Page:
The front of the house is still standing but the death and destruction abounds.
The debris is all over the place. A brown layer of silt sits over everything like vomit – splintered glass, clothes, hand bags, a toilet bag, the empty box of an after-shave cologne I gave my brother last New Year, my favourite blue and white polka dot shirt. Beyond the kotu midula there is no house. I cannot find my room; it has collapsed like a pack of cards. There is no furniture in the house. I couldn’t go beyond the doorway; that doorway that my father had told us umpteen times was the doorway of love. He had first glimpsed my mother through this door and fallen in love with her. The electrical wires are down and broken furniture is piled high.
Through the gap, I see Pradeep, Padmini, and the two boys. I heave a huge sigh of relief. Prasanna, not visible to me at that moment, was the strongest one of all so at that time, I have no cause for worry. I run back to assist tourists who are cut and bleeding. My car that was under the porch sits outside the gate but I have no keys to take the injured to hospital. And no road I suppose.
In the middle of the chaos and screaming, a tourist is coolly filming. I spot a mobile in his pocket and ask him whether I can use it. “It’s Danish, but if you can work it, you are welcome,” he says. I call my young friend Jan, who was supposed to come down with his friends to Hikkaduwa that morning. His voice is muffled, still sleepy, but he soon wakes up. I spot another young friend of Kanishka’s and ask: “is everyone OK?” I hear him say everyone, except Uncle Prasanna. I feel my knees weaken. And then I see Padmini with her head in her hands crying – my Prasanna is gone, my Prasanna is gone. I look in disbelief at my two nephews. Mathisha the younger is cut and bleeding, but the pain in his eyes is not from the cuts. I look at Kanishka and say “come, son we need to go to him.” We run across the road, jumping over deep freezers, boats. We cut diagonally across the cooperative house garden and I spot Pradeep standing where the cottage was. He is signaling us not to come. Kanishka is behind me, pulling me back. Don’t go, Nanda, aunty, I won’t let you go. I can think only of Prasanna trapped under the rubble. Then I stop dead in my tracks. The whole garden and the beach is a cavern. There is no sea as far as my eye can see. The reef stands exposed, a brown band of dead coral covered with the brown vomit. Now, I turn back, shouting at Kanishka and everyone: We’ve got to get to higher ground, the next wave is going to be worse and is not far off.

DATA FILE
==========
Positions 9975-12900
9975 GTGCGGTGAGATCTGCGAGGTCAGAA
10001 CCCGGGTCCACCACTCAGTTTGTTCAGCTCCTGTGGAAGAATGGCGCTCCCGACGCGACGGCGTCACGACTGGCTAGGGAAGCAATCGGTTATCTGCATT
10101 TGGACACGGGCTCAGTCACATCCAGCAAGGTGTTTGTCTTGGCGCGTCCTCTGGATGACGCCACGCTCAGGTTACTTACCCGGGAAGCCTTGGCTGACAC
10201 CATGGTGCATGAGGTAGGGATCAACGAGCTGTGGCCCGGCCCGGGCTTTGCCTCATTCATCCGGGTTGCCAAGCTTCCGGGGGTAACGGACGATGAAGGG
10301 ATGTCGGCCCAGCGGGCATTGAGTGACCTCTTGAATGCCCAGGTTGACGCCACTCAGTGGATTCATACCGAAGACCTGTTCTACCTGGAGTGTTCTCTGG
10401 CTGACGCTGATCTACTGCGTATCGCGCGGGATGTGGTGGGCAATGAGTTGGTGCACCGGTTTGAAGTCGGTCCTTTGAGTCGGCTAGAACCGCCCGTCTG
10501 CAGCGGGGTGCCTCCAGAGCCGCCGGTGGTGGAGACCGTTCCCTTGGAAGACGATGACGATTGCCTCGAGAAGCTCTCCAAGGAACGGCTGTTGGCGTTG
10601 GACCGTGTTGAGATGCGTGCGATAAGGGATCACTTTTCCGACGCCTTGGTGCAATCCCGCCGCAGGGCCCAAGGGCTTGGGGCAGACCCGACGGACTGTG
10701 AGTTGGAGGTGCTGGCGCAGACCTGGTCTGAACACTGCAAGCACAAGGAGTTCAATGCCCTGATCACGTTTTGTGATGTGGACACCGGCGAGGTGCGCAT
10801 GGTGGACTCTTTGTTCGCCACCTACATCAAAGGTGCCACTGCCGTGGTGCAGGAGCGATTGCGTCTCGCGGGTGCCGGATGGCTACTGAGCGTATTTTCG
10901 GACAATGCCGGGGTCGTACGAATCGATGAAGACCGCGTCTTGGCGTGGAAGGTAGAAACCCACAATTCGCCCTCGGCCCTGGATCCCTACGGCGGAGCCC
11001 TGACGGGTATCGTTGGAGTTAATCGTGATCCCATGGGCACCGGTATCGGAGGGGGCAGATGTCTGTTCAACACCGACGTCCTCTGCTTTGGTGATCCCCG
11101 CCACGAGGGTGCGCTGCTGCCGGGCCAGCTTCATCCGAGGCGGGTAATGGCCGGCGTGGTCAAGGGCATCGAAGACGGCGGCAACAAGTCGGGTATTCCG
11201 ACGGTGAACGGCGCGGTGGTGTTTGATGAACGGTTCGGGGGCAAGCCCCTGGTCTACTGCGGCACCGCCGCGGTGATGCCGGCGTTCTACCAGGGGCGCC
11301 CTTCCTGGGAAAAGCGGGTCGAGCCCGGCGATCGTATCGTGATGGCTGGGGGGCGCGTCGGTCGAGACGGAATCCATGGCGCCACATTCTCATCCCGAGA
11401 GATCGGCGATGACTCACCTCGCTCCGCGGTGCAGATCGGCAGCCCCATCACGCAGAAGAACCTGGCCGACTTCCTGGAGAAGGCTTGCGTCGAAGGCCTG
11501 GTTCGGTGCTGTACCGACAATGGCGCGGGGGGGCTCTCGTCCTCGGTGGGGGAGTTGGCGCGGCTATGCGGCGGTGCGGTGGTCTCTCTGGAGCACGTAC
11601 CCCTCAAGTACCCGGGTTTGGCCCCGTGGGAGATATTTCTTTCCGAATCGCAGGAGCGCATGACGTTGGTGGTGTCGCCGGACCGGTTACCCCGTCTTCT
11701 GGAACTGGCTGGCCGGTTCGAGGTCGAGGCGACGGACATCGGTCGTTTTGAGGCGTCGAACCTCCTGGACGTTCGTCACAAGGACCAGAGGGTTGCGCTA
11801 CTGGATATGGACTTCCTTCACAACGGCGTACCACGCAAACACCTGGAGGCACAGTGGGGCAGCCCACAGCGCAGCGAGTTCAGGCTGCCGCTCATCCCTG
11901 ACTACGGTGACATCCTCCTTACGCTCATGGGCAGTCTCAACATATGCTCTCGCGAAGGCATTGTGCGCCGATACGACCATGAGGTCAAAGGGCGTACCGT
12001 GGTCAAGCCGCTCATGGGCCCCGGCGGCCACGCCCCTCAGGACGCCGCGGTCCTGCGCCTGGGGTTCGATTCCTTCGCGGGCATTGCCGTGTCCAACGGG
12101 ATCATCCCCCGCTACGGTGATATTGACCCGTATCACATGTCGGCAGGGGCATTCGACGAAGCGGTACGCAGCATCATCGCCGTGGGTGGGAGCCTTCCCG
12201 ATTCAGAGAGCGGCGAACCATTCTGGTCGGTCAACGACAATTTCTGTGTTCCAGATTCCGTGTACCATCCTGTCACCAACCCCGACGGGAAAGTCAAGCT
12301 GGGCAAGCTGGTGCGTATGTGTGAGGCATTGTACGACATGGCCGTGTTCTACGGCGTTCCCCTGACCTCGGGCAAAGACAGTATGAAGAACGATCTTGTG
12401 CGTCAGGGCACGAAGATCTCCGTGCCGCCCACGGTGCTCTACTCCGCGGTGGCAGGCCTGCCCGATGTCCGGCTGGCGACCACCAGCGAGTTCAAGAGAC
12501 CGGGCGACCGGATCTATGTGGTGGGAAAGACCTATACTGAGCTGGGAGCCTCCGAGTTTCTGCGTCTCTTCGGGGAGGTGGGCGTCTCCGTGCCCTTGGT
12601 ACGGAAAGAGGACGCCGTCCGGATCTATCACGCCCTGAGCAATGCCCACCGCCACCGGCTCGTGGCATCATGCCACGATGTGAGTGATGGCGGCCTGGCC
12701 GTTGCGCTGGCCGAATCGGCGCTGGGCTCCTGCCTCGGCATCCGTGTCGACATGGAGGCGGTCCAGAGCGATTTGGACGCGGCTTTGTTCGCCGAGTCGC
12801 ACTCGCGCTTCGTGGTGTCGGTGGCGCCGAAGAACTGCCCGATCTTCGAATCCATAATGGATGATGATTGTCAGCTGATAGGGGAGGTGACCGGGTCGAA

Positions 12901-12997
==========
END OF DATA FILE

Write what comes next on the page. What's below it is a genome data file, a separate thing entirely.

My mother comes down reluctantly, not understanding the gravity of the situation. “All the food I cooked for you so lovingly must be spoilt now?” she asks me. By the time I bring her down from the first floor, the second wave has struck. Pradeep is there but Mathisha had been sent off with some tourists to get his wounds dressed. There are more calls to get to higher ground, and people are running helter skelter. I worry that the house we are sheltering in will come down. We walk away slowly wading through the water to higher ground, Kanishka holding Padmini, and I, Amma.
Kanishka is dispatched to look for Mathisha. We drink warm tea and take refugee in a friend’s house. Hydrogen peroxide, antiseptic creams, Dettol are all brought out. We try to listen to the radio to confirm what we have heard, that the coastline is devastated. Pradeep finds our neighbour who comes in his van to take us further inland. Half way we meet Laleeni, my friend, and her daughter, walking. They join us. Mathisha is plucked from a bus destined for the Galle hospital. As our vehicle moves inland, we see troops of inland villagers – the looters – running towards Hikkaduwa. We end up at Laleeni’s cousin Upal, on his Annasigala Farm. There is some anxiety. Upal is waiting for his sister, Tamara and her daughter to arrive in the Samudra Devi train, the Ocean Queen. We switch on the TV for news. We are relieved to hear the train is safely at Hikkaduwa. Pradeep confirms to me that Prasanna is dead, that they pulled the body out, but had to drop him and run when the second wave came.
Brown country rice, curried lentils, Jak fruit – the lunch is hearty and generous but I cannot eat. I worry. How am I am to break the news to my mother that her favourite adored son is gone. The air is suddenly pierced by a young voice wailing: “Ammi is gone, Ammi is gone, I couldn’t do anything to save her.” Upal’s young niece has arrived in a tractor, with one British and three Scandinavian visitors. Sheth, British with Sri Lankan roots, has an open gash on his foot. One girl has been separated from her partner. The Sri Lankan man who brought them in a tractor has no idea whether his family is alive or not. Upal takes the injured to a doctor. I call State TV and tell them that the train is not safe, that over 2000 are dead, we are hearing.
We have no money, no clothes other than what we are wearing. But Upal’s Lanka Bell phone is working and I call many to tell them that my little malli, my brother, is gone from us for ever. As dusk falls, two of Kanishka’s friends turn up at the farm. Prasanna’s body has been found washed ashore near the police station and is now at the rural hospital. A family member has to identify and claim the body, before it is sent to the Galle morgue. Padmini, my mum and Mathisha are asleep, exhausted. I tiptoe out of the home. Laleeni comes around to give me her slippers, a thousand rupee note. Upals’ wife gives fresh clothes.
Part hitchhiking, part walking we reach the hospital as night falls. The bodies are all laid out on the verandah. Men, women, children – lives snuffed out in a few seconds. Many foaming at the mouth, the bodies twisted in agony, the struggle with death very visible on their faces. The stench of death is everywhere. My brother lies on his back, no shirt, his handsome face peaceful. I kneel near him, hold his cold hand, bow my head and struggle to say a few stanzas to bless his soul